One thing I have been in awe of ever since I started blogging was the sheer volume of memes out there - I have wanted for an equally long time to find one that I can participate in regularly but that I won't eventually find a bit formulaic...since I keep my blog fairly up to date with what I'm reading, what I have read and what I buy, that ruled out a lot of memes of that nature! I also wanted something which I could get stuck into with a bit of thought (although I'm sure I may on occasion regret that!).



Problem solved: I have now found...






For those who haven't seen it, there is a weekly theme/discussion topic/blog-related activity that you can post about or do and they seem rather varied! So, I'm declaring myself a weekly geek...at least for the time being! My plan (after this week, obviously) is to post my thoughts on the topic on a Sunday, since I'm mostly just hiding in my house on a Sunday trying to deny the impending working week...


This week's topic: WOMEN WRITERS

The questions (my selected questions, that is..):
  • Do you tend to read more books authored by men or women?
  • What are your thoughts about the label "chick lit"? Do you think it makes a difference what we call women's fiction? Are books written by women more likely to be labeled "light", or unimportant?
What I read: Had you asked me this question before I started blogging, I would have probably answered that I read mostly books by men, as that was my instinctive reaction when I first read this question. However, of the 48 books I read last year, a massive 37 were written by women - that's over 75%! Clearly, then, this is utterly unintentional as I was under the opposite impression! I am, as you can imagine, quite shame-faced that I had so dilluded myself...I am also somewhat disconcerted that the balance is this far off. But then, as long as it's done subconsciously, I'm not overly concerned...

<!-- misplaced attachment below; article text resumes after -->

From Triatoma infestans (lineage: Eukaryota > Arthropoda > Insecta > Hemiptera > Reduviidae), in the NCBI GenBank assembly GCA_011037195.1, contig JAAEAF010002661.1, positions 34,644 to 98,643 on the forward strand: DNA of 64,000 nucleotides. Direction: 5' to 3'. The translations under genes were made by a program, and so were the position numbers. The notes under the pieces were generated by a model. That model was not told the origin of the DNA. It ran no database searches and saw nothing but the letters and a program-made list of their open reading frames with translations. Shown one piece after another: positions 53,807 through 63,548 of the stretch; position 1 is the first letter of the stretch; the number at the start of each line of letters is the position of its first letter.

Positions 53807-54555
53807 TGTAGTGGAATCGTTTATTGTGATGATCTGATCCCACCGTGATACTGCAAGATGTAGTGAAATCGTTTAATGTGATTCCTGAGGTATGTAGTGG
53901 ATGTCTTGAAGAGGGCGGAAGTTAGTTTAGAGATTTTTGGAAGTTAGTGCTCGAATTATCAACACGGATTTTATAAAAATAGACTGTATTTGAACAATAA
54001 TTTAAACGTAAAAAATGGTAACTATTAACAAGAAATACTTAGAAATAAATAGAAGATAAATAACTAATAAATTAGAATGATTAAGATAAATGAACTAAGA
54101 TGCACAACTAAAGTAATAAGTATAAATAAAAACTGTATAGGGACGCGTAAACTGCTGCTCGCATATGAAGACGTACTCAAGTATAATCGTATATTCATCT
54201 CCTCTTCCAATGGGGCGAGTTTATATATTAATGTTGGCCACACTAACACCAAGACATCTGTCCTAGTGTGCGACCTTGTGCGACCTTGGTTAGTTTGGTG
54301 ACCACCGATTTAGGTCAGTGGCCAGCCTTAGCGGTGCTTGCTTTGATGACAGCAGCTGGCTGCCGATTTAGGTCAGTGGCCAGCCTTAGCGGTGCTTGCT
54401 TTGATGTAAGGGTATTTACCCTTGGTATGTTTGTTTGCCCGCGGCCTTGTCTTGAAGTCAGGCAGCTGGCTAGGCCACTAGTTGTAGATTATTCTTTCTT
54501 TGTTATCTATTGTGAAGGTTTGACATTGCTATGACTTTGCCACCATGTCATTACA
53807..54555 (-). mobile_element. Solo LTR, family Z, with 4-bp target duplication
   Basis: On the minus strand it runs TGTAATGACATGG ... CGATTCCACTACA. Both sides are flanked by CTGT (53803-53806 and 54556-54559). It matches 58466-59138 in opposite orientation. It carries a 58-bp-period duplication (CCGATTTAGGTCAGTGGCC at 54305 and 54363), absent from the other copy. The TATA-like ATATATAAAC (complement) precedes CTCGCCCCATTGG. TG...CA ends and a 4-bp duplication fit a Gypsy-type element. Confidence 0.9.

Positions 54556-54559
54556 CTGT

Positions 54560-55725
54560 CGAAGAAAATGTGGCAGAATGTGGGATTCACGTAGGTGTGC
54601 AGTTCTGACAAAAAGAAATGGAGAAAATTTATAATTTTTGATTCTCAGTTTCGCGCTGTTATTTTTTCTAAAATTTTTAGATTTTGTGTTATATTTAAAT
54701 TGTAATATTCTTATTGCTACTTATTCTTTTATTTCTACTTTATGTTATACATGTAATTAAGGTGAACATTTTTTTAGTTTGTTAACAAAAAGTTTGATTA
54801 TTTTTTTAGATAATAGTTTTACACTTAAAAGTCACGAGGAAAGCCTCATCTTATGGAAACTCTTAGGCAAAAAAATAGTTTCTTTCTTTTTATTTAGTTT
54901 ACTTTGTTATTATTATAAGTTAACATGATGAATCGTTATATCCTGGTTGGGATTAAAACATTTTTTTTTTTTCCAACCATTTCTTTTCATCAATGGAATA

Thoughts on "chick lit"

I'm sure I've mentioned before that I went to an girls-only high school. The headteacher there was a fabulous woman and extremely encouraging - her ideas weren't necessarily that women should all be career-driven or challenging men on every corner but that they should be what they want to be: want to be a lawyer/scientist or whatever? Fine; want to be a full-time mother? Go for it.
Rather than making me a feminist, I think it's made me generally more accepting: Want to read James Joyce? Fine; Want to read Marian Keyes? Go for it. I know I should be insulted that books written by women and intended for women are referred to almost derogatorily as "chick lit" but it doesn't necessarily concern me. I think that the insult isn't implicit - I use the term myself, sometimes, but in an almost affectionate way. An insult is in the ear of the receiver, I guess you could say...